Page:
## Abstract

Biases induced by land perturbations in satellite-derived water-leaving radiance are theoretically estimated for typical observation conditions in a coastal area of the northern Adriatic Sea hosting the Aqua Alta Oceanographic Tower (AAOT) validation site. Two different correction procedures are considered: not deriving (AC-1) or alternatively deriving (AC-2) the atmospheric properties from the remote sensing data. In both cases, biases due to adjacency effects largely increase by approaching the coast and with the satellite viewing angle. Conversely, the seasonal and spectral dependence of biases significantly differ between AC-1 and AC-2 schemes. For AC-1 schemes average biases are within $\pm 5\%$ throughout the transect at yellow–green wavelengths, but at the coast they can reach $-21\%$ and 34% at 412 and 670 nm, respectively, and exceed 100% at 865 nm. For AC-2 schemes, adjacency effects at those wavelengths from which atmospheric properties are inferred add significant perturbations. For the specific case of a correction scheme determining the atmospheric properties from the near-infrared region and by adopting a power-law spectral extrapolation of adjacency perturbations on the derived atmospheric radiance, average biases become all negative with values up to $-60\%$ and $-74\%$ at 412 and 670 nm at the coast, respectively. The seasonal trend of estimated biases at the AAOT is consistent with intra-annual variation of biases from match-ups between *in situ* and satellite products derived with SeaDAS from SeaWiFS and MODIS data. Nevertheless, estimated biases at blue wavelengths exceed systematic differences determined from match-up analysis. This may be explained by uncertainties and approximations in the simulation procedure, and by mechanisms of compensation introduced by the turbid water correction algorithm implemented in SeaDAS.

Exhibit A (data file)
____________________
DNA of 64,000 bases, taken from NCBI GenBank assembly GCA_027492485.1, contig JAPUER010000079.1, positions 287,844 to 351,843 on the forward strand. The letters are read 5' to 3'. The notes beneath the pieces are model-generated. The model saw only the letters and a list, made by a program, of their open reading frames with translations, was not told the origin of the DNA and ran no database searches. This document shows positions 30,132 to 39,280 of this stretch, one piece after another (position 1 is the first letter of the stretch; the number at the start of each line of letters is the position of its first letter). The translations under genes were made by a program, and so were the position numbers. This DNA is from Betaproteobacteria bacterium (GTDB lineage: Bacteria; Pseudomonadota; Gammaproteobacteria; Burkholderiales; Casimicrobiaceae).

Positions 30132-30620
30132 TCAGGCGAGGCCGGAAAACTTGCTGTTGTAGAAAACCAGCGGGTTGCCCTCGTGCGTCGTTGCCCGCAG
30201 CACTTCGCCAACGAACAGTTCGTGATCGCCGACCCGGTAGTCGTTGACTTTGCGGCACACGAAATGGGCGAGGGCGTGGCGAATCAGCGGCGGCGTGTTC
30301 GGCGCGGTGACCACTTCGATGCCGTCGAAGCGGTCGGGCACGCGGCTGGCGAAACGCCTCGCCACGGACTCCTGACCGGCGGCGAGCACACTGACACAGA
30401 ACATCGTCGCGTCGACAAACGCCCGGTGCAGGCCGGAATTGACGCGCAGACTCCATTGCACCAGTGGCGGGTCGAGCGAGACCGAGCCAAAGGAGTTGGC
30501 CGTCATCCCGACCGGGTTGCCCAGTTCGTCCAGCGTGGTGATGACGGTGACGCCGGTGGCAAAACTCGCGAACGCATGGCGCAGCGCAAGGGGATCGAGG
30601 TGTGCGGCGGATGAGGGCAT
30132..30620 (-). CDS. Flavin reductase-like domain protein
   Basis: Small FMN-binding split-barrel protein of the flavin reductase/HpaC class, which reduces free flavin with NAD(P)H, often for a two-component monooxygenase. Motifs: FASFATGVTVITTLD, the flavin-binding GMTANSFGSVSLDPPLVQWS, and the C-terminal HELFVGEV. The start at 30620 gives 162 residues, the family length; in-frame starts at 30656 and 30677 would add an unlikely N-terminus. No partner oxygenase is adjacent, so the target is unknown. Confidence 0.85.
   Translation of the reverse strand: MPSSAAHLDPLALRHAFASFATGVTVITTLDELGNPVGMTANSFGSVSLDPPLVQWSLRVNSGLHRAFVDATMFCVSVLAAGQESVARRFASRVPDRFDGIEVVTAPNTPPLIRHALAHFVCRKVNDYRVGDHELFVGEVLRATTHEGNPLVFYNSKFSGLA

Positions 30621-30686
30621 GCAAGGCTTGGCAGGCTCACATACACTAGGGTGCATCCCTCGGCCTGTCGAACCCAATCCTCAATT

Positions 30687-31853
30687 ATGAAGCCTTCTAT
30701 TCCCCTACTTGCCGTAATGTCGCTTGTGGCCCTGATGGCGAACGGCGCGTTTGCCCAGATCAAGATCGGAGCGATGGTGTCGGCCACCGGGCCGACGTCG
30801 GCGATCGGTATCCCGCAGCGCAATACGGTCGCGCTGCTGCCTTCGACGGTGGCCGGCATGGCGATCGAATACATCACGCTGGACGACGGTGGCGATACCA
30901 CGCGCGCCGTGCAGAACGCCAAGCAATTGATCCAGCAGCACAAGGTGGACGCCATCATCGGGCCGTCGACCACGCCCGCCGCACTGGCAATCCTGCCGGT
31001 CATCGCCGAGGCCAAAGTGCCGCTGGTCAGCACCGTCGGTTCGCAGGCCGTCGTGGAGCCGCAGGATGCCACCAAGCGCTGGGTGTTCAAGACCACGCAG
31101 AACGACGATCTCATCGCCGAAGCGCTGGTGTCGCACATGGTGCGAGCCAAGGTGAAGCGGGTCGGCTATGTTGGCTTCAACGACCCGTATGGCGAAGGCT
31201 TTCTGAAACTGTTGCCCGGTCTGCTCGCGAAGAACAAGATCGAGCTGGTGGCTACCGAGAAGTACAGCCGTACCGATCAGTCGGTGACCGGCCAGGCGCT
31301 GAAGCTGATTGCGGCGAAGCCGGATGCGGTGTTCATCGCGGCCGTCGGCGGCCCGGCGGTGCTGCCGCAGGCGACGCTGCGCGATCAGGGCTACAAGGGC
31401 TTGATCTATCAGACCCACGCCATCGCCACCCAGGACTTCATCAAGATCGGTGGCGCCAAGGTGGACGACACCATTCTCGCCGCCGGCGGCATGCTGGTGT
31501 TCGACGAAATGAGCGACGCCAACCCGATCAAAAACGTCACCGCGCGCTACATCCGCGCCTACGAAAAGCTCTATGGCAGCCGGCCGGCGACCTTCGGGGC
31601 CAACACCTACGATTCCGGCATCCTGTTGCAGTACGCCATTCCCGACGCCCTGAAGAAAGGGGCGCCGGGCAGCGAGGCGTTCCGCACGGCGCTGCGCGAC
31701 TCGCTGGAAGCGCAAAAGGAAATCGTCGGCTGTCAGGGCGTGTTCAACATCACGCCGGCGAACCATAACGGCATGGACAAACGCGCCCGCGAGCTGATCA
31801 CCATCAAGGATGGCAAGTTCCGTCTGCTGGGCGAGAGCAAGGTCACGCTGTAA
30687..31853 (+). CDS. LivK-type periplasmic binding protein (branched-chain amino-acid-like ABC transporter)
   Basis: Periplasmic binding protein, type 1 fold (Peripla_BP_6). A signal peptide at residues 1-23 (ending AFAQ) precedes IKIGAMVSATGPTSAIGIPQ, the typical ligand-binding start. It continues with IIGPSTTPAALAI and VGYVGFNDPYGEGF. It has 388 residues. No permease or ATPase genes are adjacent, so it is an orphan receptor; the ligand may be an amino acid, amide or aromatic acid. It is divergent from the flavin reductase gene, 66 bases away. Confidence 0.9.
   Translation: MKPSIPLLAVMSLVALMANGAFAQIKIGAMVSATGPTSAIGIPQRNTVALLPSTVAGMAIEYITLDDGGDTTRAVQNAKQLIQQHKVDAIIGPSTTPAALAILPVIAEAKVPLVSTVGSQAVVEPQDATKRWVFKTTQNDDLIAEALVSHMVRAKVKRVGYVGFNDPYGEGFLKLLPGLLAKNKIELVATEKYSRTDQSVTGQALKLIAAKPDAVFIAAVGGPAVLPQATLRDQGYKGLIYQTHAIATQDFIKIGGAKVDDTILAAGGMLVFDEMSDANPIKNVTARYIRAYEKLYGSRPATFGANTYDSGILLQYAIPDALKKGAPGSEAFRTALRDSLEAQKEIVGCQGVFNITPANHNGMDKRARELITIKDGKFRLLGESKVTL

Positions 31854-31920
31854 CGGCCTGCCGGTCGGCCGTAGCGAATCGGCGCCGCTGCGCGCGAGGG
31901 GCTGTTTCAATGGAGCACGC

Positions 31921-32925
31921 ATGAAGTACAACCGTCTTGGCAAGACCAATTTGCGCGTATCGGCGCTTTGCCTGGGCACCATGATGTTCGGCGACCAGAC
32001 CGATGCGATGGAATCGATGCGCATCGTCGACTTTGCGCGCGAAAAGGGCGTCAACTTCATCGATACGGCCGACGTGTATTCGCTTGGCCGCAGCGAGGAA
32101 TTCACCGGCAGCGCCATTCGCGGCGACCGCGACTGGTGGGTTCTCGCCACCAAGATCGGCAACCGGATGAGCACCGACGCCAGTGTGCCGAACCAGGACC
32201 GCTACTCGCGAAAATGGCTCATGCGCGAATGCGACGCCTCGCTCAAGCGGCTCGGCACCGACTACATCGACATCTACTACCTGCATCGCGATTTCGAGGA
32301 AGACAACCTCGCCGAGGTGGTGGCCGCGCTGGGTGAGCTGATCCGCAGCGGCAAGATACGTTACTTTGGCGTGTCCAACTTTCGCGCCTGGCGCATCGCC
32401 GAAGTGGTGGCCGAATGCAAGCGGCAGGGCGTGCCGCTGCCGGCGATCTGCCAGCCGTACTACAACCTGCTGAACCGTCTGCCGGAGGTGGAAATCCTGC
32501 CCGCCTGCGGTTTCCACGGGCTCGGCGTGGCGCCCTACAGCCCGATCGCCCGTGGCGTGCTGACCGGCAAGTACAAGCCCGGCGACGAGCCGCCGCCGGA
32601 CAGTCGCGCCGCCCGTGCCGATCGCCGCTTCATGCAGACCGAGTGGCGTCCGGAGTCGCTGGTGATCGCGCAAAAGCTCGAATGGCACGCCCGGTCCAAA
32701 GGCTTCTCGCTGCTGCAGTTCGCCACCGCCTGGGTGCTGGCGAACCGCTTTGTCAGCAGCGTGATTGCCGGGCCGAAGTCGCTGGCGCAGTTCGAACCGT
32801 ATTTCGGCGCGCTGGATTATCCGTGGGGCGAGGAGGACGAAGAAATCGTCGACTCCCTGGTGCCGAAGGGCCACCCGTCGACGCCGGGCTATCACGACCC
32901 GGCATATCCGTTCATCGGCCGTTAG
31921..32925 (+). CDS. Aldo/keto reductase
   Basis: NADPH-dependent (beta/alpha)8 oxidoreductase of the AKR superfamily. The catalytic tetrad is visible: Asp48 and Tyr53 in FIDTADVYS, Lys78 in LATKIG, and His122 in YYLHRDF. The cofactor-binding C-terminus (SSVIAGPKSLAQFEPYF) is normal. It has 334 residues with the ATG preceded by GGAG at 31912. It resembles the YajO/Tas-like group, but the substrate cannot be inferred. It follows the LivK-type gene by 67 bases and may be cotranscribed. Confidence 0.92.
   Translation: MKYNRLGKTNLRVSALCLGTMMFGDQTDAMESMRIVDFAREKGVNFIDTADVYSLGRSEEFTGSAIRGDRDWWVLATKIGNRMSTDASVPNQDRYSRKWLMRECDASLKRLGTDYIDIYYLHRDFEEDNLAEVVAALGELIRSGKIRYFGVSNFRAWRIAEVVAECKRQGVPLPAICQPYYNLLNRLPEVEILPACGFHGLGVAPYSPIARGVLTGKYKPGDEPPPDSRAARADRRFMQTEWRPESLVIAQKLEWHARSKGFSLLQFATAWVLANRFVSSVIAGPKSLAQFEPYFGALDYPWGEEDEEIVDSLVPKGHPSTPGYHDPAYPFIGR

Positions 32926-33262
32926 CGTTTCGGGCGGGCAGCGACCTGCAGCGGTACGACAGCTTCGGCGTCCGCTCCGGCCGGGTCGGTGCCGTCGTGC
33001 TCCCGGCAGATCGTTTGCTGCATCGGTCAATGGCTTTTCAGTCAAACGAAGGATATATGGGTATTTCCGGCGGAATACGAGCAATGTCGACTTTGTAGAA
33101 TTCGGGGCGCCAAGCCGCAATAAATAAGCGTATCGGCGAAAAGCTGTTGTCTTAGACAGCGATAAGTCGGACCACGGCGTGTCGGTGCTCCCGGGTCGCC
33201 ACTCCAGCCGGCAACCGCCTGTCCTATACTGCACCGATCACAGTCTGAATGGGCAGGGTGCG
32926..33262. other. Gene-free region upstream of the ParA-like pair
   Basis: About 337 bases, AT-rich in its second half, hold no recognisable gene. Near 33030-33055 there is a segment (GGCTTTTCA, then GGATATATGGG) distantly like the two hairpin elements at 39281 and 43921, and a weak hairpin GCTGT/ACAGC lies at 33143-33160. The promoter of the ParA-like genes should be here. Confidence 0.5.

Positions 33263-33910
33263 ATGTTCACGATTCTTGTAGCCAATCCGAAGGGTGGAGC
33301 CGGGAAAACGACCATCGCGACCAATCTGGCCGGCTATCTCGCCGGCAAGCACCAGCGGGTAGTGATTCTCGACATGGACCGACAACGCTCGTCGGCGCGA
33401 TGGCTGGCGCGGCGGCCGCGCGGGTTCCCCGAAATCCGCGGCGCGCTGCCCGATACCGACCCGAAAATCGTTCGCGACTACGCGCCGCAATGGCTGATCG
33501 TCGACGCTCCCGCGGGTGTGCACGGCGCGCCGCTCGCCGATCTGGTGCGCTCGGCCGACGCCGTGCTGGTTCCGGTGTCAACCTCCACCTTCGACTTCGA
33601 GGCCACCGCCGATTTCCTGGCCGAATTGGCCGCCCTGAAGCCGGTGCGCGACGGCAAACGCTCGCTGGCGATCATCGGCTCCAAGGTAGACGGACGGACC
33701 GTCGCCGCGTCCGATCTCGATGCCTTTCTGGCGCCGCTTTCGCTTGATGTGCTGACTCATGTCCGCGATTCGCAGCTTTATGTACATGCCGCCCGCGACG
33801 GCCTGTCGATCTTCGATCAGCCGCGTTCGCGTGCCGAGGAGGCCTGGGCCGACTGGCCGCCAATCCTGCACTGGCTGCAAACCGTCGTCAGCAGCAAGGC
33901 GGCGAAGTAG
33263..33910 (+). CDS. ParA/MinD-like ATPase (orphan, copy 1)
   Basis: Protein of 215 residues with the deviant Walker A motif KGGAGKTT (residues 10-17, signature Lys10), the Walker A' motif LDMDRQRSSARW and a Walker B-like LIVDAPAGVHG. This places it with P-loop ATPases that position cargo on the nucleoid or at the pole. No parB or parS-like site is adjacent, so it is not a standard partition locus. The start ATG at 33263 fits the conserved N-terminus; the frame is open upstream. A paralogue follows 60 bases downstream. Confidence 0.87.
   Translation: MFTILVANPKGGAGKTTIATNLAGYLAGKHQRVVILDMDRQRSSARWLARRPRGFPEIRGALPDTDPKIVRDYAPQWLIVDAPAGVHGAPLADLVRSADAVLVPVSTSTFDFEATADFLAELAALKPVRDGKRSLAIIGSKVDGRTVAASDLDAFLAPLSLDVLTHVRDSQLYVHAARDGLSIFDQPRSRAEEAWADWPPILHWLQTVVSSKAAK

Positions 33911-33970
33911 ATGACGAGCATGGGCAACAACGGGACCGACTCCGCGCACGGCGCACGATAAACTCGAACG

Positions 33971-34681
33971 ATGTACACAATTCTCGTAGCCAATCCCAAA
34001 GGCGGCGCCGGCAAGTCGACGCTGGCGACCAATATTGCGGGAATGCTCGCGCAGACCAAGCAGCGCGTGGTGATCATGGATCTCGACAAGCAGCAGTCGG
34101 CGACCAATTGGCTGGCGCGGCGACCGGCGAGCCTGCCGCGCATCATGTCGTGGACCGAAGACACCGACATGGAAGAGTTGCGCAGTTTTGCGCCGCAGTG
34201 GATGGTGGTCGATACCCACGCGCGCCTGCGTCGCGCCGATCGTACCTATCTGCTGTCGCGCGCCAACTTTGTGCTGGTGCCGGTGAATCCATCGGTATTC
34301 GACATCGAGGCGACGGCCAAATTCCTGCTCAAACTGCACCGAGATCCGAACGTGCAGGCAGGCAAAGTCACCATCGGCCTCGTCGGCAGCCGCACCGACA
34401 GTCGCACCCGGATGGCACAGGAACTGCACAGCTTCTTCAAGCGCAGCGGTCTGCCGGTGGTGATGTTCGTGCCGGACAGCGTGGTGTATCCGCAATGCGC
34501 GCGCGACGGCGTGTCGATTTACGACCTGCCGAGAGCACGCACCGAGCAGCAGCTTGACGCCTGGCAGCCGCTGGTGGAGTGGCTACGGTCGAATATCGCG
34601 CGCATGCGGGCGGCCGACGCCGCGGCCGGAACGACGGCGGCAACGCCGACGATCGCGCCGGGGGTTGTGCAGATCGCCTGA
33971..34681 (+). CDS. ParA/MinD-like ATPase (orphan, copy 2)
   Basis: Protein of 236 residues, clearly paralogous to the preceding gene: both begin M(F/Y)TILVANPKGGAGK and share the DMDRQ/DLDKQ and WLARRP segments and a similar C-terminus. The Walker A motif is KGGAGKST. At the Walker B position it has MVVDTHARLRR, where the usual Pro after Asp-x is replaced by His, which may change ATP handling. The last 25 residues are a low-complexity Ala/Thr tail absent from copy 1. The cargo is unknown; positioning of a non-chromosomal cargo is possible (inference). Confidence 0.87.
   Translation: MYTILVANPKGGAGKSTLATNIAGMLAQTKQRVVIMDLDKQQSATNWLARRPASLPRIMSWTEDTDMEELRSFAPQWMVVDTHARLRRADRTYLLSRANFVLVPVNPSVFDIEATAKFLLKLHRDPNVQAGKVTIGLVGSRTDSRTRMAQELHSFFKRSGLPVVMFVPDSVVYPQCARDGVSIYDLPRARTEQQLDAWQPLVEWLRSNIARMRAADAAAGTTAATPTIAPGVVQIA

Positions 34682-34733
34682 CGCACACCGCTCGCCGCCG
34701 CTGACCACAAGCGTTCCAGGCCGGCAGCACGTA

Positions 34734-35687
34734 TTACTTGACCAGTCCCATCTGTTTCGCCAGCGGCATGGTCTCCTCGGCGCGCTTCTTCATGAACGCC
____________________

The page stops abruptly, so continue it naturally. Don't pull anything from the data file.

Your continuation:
© 2017 Optical Society of America

## 1. INTRODUCTION

Ocean color remote sensing is an important component of climate system observations [1], which requires an accurate quantification of uncertainties in data products [2].

Besides recent exceptions [3], most ocean color retrieval algorithms assume an infinite surface of homogeneous reflectance equal to that of the water target element [4,5]. While this approximation is acceptable in open ocean, where surface reflectance has a slow spatial variation, it may induce significant inaccuracies in the proximity of the coast. In fact, in coastal areas the radiance reflected by the land and propagated by the atmosphere into the sensor field-of-view may introduce significant spectral perturbations. These kind of perturbations, due to cross-contaminations between areas with different reflectance properties overlaid by a scattering atmosphere, are usually termed *adjacency effects* [6]. More specifically, the *adjacency radiance* ${L}_{\mathrm{adj}}$ is used to define the difference in the background radiance [7] (also called *environmental radiance* [8]) between the case accounting for the non-uniformity of the underlying reflecting surface and the case assuming an infinite uniform surface [9]. As such, ${L}_{\mathrm{adj}}$ can vary from negative to positive.